The conservative traditionalists within football see the reliance on a sweeper-keeper as a sign of weakness. The high defensive line and the involvement of the goalkeeper appear to be the last move of a desperate manager with nothing left to throw at the opposition. Perhaps the tactic has this reputation as it is only used in the dying moments of matches.
If anything, the use of the goalkeeper in the sweeper-keeper role is the opposite of desperation. Utilising the 11th man is a tactically intelligent innovation that is going to become more and more popular in the coming years.
Manuel Neuer’s heat map in Germany’s match against Algeria shows the extent to which he was involved. Covering almost an entire third of the pitch, he was anything but a bystander.
Neuer is not only a world-class goalkeeper but he is a footballer as well. In the sweeper-keeper role, he is more than just a net guard. His defensive skills, covering any through balls and sweeping up behind his back line, allow the defenders to push forward. This in turn restricts the space the opposition have in the middle of the pitch and forces the game into the opposition’s half.
The tactic might not work for every team but Germany and Bayern Munich have a goalkeeper to revolutionise what it means to play between the sticks. Joachim Löw says Neuer could “play in midfield” and Toni Kroos, who occupies one of those midfield positions, calls him the team’s “11th outfield player”.
Credit should not only be given Neuer but also to the most progressive and revolutionary manager in the game today, Pep Guardiola. A while ago Andy James wrote about the evolution of Neuer and how Guardiola was turning him into a footballer, rather than a goalkeeper. I bet even James is surprised at the extent and speed of the evolution.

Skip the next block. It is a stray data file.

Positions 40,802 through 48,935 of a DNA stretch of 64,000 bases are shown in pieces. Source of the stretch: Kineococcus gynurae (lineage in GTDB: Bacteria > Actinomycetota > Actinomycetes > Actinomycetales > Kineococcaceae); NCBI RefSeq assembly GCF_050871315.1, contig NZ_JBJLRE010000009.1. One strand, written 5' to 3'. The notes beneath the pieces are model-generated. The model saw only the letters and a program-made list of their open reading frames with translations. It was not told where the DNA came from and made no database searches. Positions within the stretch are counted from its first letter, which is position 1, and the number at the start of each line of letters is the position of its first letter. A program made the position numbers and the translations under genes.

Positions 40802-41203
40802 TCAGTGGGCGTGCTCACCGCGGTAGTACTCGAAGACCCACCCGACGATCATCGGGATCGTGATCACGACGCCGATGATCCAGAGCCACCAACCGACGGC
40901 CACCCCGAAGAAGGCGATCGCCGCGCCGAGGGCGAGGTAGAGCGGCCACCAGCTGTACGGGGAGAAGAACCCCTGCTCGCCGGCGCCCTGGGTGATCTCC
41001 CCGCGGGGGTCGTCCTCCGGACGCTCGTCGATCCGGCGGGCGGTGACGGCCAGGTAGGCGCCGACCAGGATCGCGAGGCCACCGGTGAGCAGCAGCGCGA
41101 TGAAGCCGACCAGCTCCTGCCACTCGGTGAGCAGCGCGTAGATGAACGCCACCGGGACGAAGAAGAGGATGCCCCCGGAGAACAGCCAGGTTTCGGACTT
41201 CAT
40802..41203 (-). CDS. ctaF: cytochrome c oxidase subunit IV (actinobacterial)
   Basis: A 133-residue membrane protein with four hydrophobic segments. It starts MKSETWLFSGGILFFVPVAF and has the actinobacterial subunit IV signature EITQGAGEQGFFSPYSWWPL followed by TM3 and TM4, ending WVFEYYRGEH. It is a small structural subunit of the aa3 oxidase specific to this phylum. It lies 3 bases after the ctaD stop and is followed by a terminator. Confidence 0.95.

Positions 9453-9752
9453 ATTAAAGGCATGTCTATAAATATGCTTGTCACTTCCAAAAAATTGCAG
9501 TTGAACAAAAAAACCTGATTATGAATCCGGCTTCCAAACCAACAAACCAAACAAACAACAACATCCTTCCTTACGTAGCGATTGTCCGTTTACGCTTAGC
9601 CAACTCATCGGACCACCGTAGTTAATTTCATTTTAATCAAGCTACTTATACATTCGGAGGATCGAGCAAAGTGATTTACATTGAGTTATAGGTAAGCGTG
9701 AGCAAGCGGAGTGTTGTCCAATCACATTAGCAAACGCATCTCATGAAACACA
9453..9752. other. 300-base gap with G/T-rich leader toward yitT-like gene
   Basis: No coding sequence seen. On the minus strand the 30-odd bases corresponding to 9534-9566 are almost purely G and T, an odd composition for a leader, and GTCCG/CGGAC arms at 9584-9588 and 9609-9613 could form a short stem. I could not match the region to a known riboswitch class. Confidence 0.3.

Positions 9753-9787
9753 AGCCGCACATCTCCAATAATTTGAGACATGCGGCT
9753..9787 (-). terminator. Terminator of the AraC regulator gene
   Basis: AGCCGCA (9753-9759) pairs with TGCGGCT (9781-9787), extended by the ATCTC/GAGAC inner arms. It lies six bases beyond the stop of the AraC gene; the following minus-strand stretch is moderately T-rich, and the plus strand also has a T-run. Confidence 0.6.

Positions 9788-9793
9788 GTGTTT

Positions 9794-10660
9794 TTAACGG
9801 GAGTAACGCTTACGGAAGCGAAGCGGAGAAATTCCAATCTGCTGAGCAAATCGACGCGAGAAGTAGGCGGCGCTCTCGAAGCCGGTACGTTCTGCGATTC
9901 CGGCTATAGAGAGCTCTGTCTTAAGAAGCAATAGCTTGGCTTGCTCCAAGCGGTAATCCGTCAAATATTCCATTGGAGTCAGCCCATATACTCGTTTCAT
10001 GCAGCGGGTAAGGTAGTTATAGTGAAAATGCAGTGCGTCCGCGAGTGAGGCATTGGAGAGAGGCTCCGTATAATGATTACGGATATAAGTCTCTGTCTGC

The tactic is both dangerous and brilliant. Guardiola has a philosophy, and every player, position and move has to fit into that philosophy and compliment it as a whole. It is a grand design, with each individual cog aiding the movement and progression of the other pieces around it. You could not remove this sweeper-keeper tactic and simply install it at say Chelsea, for example, because it would not work. The team needs to be geared towards an aim, and each position allows the team to function.
After inheriting a treble-winning team it was hard to imagine what Guardiola could possibly do. His former club, Barcelona, revolutionised club football, so expectations were high. Guardiola is not content with stability and continuity. As a manager he looks to push the boundaries, radicalise and perfect. Morphing Philipp Lahm into a defensive midfielder and having Neuer play as a sweeper-keeper are just two examples of how he is constantly looking to develop new tactics.
What we saw against Algeria was the future of goalkeeping. A player whose main task is to keep a clean sheet must also now hold other responsibilities. The future of football is a future where each position has a variety of functions. Defensive midfielders will not only break up attacks, strikers will not just score goals and goalkeepers will not just prevent the opposition from scoring. Neuer may be the first modern, complete sweeper-keeper, but he will not be the last.
By Paddy Vipond